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Rick Santorum ends bid for the White House, backs Rubio

Rick Santorum, who came in second in the 2012 race to become the Republican presidential nominee, supports ‘new generation’ candidate in Rubio


 
The santorum surge

Eric Miller/Reuters

WASHINGTON – Former Pennsylvania Sen. Rick Santorum ended his bid for the White House Wednesday and said he will support Florida Sen. Marco Rubio’s campaign for the Republican presidential nomination.

Santorum announced on Fox News Channel that he had decided, “The best way to do what I set out to do when we announced the run for president … (is) by not furthering our campaign.”

He said Rubio shares his values and “is in a better position to do well in this race.” He described Rubio as a “born leader” and praised his “optimistic” message.

Rubio “is the new generation and someone that can bring this country together,” Santorum said, adding that the 44-year-old senator is “taking the wine I’ve been trying to sell and putting it in new wineskins.”

Santorum entered the race in May as a heavy underdog in a crowded Republican field featuring more than a dozen high-profile candidates — many of them newcomers to presidential politics. His longshot status kept him off the mainstage in all of the presidential debates, his campaign never earning the numbers to put him up against heavyweight contenders like billionaire Donald Trump, Texas Sen. Ted Cruz and former Florida Gov. Jeb Bush.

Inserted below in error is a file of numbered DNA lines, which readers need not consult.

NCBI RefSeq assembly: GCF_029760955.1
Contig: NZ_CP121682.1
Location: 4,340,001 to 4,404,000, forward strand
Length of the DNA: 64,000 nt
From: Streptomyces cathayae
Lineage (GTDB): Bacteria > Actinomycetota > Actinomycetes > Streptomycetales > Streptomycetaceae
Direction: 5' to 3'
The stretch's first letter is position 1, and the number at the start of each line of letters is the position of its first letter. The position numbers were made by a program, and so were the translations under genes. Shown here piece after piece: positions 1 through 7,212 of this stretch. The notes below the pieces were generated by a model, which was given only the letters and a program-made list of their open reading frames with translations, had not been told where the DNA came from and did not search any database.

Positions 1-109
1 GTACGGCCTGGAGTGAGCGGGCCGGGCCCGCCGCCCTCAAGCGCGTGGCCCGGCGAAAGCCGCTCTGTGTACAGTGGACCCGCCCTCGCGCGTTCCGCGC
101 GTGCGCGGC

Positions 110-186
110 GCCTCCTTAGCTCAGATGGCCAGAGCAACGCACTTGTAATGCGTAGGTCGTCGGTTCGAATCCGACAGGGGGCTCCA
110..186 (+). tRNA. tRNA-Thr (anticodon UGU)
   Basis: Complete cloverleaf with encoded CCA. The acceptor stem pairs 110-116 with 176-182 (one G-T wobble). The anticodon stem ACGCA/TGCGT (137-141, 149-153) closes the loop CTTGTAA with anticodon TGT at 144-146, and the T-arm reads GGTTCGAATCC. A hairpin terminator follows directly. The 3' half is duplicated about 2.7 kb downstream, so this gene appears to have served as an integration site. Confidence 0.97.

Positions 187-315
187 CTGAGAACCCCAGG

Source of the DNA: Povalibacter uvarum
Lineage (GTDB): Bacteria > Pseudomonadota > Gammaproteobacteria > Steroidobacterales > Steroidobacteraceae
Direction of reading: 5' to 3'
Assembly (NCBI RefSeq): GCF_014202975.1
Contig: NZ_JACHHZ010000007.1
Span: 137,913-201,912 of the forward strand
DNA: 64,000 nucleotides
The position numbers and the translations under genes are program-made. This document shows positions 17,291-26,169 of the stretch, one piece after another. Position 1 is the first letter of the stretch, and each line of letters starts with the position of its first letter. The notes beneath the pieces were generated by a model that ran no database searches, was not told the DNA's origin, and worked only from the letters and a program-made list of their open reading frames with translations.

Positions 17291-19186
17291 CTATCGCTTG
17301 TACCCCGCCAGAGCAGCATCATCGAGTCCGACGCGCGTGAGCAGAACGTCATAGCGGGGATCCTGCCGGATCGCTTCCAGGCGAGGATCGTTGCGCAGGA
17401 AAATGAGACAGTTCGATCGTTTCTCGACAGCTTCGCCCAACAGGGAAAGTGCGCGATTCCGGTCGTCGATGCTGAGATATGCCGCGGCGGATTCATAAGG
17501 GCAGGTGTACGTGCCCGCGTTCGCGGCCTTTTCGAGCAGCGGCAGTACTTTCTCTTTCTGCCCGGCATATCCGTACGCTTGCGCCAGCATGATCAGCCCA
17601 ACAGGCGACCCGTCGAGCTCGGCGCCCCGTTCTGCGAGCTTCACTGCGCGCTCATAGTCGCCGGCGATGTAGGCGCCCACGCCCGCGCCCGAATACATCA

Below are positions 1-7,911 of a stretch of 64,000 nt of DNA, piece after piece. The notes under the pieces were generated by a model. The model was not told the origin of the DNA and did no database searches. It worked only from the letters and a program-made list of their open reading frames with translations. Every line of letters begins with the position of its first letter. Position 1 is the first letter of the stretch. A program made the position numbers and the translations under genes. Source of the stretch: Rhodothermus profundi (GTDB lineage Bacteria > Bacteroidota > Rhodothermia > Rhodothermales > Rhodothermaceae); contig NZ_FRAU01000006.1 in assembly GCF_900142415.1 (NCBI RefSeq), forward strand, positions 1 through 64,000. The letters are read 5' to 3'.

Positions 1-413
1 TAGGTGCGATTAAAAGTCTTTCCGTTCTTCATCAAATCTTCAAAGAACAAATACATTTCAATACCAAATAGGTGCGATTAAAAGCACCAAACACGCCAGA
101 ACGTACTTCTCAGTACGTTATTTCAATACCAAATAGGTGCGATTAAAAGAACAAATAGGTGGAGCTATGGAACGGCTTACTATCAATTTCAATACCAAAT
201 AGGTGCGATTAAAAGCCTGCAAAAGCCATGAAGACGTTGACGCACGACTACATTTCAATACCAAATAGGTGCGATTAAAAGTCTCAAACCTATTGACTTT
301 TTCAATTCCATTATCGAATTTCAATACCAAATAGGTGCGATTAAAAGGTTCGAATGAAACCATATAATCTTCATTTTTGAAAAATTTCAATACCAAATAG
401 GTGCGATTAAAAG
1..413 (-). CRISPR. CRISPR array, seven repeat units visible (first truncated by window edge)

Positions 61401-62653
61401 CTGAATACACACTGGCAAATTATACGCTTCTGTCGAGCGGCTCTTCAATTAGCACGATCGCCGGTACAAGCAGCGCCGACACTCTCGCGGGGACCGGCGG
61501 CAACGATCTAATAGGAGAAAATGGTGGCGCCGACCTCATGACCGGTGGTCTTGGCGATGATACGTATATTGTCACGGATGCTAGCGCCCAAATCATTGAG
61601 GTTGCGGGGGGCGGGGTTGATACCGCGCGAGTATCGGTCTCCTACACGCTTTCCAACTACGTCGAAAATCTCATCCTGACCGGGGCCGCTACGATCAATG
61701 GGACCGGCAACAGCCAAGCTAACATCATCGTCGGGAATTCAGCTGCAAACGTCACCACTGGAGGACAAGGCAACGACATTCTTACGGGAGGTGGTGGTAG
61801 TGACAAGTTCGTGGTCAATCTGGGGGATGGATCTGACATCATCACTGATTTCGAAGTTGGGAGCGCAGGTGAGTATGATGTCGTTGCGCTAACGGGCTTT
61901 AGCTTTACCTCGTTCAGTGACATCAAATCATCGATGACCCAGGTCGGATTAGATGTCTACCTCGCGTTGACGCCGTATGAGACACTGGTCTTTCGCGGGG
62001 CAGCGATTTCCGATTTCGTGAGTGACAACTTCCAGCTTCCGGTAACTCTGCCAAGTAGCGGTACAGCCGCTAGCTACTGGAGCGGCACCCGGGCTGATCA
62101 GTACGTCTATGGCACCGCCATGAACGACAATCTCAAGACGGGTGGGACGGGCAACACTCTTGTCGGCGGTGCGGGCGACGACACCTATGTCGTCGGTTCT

Santorum may have exceeded his own expectations by scoring a second-place finish in the race for the Republican presidential nomination four years ago before ultimately losing to former Massachusetts Gov. Mitt Romney.

He ultimately won 11 states in the GOP’s 2012 primary election after an unexpected and narrow victory in the opening contest in Iowa, where he emerged as a conservative favourite after touring the state’s 99 counties in a pickup truck.

But he entered a more powerful and diverse 2016 field, causing his campaign to struggle.

He is among the nation’s most prominent social conservatives, having dedicated much of his political career to opposing same-sex marriage and abortion rights, while advocating for conservative Christian family values.

Rubio said Wednesday he looks forward to teaming up with Santorum, telling reporters in New Hampshire that he has “tremendous respect for Rick.”

He added that Santorum “has a message” for “Americans who work hard with their hands every day to make a living and move their families forward.”

Related: Is Marco Rubio the real deal?


 

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